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Old 07-17-2012, 08:28 PM   #23
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Many people on this site probably wouldn't be able to enjoy this lifestyle without credit or debt.

To each their own.

Some people live for today, cause they feel there may not be a tomorrow.
Some people do nothing today in anticipation of tomorrow.

If you can pay $400,000 cash for an RV. Good for you.

If you can't, welcome to the rest of us.
I don't think anyone said you should not borrow to buy an RV. A few said it might be questionable to borrow from the bank at 6.5% if you already have your own cash in a savings account generating .05%...
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Old 07-17-2012, 08:54 PM   #24
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I don't think anyone said you should not borrow to buy an RV. A few said it might be questionable to borrow from the bank at 6.5% if you already have your own cash in a savings account generating .05%...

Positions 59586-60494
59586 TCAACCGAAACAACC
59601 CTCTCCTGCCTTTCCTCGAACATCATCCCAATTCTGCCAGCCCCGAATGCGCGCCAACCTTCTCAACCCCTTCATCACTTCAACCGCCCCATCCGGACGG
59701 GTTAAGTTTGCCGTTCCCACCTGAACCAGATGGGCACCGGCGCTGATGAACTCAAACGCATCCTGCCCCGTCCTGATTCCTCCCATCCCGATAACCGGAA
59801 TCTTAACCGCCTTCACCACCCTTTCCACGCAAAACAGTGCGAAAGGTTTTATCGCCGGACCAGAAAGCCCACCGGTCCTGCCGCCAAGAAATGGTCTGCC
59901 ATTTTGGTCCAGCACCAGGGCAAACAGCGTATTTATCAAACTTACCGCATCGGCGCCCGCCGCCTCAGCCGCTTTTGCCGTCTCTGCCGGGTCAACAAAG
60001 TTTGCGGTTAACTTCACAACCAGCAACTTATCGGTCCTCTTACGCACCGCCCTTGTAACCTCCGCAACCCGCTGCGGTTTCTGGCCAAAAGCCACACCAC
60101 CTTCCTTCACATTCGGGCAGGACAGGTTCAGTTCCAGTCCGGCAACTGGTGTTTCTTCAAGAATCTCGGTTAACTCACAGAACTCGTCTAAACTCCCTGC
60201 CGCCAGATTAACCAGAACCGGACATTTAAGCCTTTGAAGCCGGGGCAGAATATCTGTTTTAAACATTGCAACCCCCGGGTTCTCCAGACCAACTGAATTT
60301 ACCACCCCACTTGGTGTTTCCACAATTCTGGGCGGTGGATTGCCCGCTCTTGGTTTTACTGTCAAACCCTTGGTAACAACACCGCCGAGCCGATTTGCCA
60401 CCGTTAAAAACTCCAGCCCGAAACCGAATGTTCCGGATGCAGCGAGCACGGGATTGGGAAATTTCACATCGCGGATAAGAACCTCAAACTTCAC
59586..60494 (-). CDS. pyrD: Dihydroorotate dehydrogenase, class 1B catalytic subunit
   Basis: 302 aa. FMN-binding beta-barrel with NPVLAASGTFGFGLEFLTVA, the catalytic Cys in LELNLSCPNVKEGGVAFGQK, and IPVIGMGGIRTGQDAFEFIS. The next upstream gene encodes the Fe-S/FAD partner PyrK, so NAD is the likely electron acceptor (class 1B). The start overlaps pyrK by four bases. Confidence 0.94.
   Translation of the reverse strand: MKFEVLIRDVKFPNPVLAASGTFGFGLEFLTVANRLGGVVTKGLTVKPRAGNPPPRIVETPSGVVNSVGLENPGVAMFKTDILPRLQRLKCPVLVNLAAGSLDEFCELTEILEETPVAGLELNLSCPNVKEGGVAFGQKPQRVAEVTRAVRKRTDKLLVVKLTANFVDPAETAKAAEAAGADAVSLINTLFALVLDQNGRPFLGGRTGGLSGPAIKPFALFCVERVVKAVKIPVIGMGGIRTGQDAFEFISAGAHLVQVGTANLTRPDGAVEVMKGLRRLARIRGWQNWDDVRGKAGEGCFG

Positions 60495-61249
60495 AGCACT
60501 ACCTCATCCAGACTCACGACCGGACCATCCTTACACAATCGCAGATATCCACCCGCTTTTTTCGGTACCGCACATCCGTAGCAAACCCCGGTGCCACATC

You were right. It was about the best way to get it.

My bad.
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Old 07-17-2012, 08:56 PM   #25
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Mr J.C. Penny was the last hold out to extend credit. He believed that credit would cause a person to purchase what he could not afford nor need, but Sears was killing him offering credit to those who couldn't afford to pay cash.
So when I can pay cash I do, when i can't afford nor need I just put it on good old credit.I heard that if you owe the bank 100 dollars and can't pay your in trouble but if you owe the bank 400 hundred thousand and can't pay they are in trouble. So be your on judge one thing for sure no one on this forum will make your payment for you.
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Old 07-17-2012, 09:04 PM   #26
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For me this thread is 2 separate issues:

1) Does it make sense to finance a LUXURY item which is guaranteed to depreciate?